Despite the coronavirus lockdown, many people are still placing more bets online. This is evident in the first major study of gambling habits during the crisis. Findings raise concerns that online gamers tend to put higher bets on high-risk products like online casino games which may lead to the rise of problem gamblers.
Online gaming spikes during coronavirus pandemic
The survey shows at least 1,000 respondents reduced their gambling habit from the time of the COVID-19 pandemic. This resulted in the cancellation of sports activities like horse racing and football. But despite the corona outbreak, regular online gamblers are gambling more than they used to. Those who gamble only once a week find themselves gambling more.
Since sports betting is not available due to cancellation of sporting events, regular gamblers resorted to casino games online like 1xbet that offer a wide variety of games like slot machines and poker online. This is risky because these games can cause addiction at higher rates. Even casual gamblers said that they are gambling more than they usually do.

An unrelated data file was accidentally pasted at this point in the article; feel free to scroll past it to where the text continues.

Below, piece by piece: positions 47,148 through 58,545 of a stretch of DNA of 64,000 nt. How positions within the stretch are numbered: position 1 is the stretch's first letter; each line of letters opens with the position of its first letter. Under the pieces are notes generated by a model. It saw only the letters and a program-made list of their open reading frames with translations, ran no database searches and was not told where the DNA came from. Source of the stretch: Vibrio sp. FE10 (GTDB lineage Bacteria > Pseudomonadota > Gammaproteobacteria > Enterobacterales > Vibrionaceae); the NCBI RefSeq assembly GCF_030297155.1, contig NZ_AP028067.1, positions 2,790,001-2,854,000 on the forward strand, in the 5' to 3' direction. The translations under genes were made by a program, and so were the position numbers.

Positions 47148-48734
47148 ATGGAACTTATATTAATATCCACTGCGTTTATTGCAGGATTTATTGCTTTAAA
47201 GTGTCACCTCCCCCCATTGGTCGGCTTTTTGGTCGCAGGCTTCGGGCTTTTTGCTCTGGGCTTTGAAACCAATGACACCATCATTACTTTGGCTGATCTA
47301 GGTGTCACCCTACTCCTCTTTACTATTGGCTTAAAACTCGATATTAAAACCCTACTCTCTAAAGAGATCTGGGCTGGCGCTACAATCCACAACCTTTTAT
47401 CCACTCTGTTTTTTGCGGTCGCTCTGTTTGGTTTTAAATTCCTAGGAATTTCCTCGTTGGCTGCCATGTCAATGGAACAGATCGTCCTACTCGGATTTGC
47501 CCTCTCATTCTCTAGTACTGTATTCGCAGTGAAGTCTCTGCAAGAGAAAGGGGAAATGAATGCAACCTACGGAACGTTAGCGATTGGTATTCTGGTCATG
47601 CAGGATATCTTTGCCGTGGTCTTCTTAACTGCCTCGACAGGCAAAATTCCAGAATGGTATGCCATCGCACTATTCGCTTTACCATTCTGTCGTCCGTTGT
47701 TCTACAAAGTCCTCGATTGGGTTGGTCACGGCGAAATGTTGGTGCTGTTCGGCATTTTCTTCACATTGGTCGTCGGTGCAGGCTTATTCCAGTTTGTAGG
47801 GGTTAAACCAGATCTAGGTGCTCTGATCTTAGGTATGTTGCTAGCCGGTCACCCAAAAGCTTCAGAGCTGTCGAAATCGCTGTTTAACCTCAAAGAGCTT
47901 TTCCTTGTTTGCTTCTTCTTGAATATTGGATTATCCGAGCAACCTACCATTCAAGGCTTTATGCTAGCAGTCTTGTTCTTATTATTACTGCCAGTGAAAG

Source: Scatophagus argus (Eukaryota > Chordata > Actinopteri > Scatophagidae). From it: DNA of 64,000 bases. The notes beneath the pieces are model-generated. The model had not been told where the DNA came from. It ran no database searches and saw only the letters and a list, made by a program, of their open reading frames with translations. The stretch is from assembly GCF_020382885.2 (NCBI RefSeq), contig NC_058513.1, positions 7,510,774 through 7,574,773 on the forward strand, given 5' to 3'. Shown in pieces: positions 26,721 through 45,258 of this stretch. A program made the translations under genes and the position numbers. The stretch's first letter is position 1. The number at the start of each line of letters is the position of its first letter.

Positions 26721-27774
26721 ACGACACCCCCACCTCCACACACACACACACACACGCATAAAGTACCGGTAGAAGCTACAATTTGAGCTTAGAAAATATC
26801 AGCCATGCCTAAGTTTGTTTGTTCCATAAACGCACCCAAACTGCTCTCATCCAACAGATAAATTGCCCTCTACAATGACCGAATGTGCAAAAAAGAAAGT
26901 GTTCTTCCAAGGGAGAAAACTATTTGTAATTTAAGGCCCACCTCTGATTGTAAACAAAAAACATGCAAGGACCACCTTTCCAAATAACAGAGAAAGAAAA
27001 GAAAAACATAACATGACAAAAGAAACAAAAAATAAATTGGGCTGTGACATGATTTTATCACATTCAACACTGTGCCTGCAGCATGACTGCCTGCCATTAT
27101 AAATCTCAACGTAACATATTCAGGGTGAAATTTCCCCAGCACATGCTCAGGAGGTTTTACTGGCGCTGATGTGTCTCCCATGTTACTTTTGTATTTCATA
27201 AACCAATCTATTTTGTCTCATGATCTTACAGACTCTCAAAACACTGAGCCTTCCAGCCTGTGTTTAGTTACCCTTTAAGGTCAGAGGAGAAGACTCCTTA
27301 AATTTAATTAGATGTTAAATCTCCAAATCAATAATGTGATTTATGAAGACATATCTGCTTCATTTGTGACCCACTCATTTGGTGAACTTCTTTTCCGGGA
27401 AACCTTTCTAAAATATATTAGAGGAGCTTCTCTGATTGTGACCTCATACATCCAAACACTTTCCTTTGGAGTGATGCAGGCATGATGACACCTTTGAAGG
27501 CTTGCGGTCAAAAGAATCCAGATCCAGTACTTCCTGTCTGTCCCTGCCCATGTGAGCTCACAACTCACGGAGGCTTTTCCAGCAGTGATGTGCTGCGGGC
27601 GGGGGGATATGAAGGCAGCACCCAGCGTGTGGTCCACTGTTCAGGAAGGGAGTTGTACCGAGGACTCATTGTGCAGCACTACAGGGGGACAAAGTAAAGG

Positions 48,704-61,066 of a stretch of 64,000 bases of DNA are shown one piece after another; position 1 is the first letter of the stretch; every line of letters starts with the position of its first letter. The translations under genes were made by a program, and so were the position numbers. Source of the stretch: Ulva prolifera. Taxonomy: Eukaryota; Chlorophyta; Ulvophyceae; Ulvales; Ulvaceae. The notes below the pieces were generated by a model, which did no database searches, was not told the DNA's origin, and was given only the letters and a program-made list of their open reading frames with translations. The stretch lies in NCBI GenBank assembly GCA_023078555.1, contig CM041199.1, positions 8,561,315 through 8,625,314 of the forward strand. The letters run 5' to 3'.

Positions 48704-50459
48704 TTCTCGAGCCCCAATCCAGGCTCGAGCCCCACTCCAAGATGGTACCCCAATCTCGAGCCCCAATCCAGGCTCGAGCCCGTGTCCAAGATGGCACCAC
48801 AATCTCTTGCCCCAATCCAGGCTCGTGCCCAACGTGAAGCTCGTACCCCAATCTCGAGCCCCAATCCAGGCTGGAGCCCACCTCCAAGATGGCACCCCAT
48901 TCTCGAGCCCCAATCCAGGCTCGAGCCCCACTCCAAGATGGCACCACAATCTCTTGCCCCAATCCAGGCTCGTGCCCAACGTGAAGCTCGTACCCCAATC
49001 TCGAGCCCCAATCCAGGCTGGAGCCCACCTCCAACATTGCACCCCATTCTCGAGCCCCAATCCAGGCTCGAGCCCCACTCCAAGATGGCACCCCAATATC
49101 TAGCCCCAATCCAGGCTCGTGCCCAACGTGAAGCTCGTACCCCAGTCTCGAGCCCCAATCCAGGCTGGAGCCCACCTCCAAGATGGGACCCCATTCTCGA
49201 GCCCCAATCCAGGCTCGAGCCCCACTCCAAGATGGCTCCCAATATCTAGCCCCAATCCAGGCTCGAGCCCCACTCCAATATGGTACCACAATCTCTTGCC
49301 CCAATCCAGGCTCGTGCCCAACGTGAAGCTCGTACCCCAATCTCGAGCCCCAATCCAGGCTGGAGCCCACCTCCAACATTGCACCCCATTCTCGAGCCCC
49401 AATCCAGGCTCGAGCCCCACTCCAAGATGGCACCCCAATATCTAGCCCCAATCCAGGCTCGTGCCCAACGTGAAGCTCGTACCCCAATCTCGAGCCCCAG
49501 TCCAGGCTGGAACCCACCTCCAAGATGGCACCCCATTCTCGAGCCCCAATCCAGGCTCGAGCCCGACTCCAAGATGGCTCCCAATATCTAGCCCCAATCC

There is more and more evidence that online gambling companies will be the main winners of the coronavirus epidemic, so the government must keep its promises and review all betting laws as soon as possible. Matt Gaskell, clinical director of the NHS Gambling Clinic Network in northern England, agreed that the government review would lead to major regulatory changes.
“In addition to the banned conditions, we saw a destructive impact of light regulation and harmful mantras in the gaming industry,” he said. The “Gambling Law 2005” needs urgent action to stop gamblers from making money, to stop ubiquitous advertising and marketing, and to revise the “Gambling Law”.
In any case, the industry-wide plan has banned people from betting and since the start of the ban, the number of former athletes who have asked to stop self-exclusion has increased by 15%. Part of the reason for the increase may be due to the rapid increase in the number of registrations on the system, which has resulted in an increase in the number of approved people who can release suspensions for 6 months or 1 year.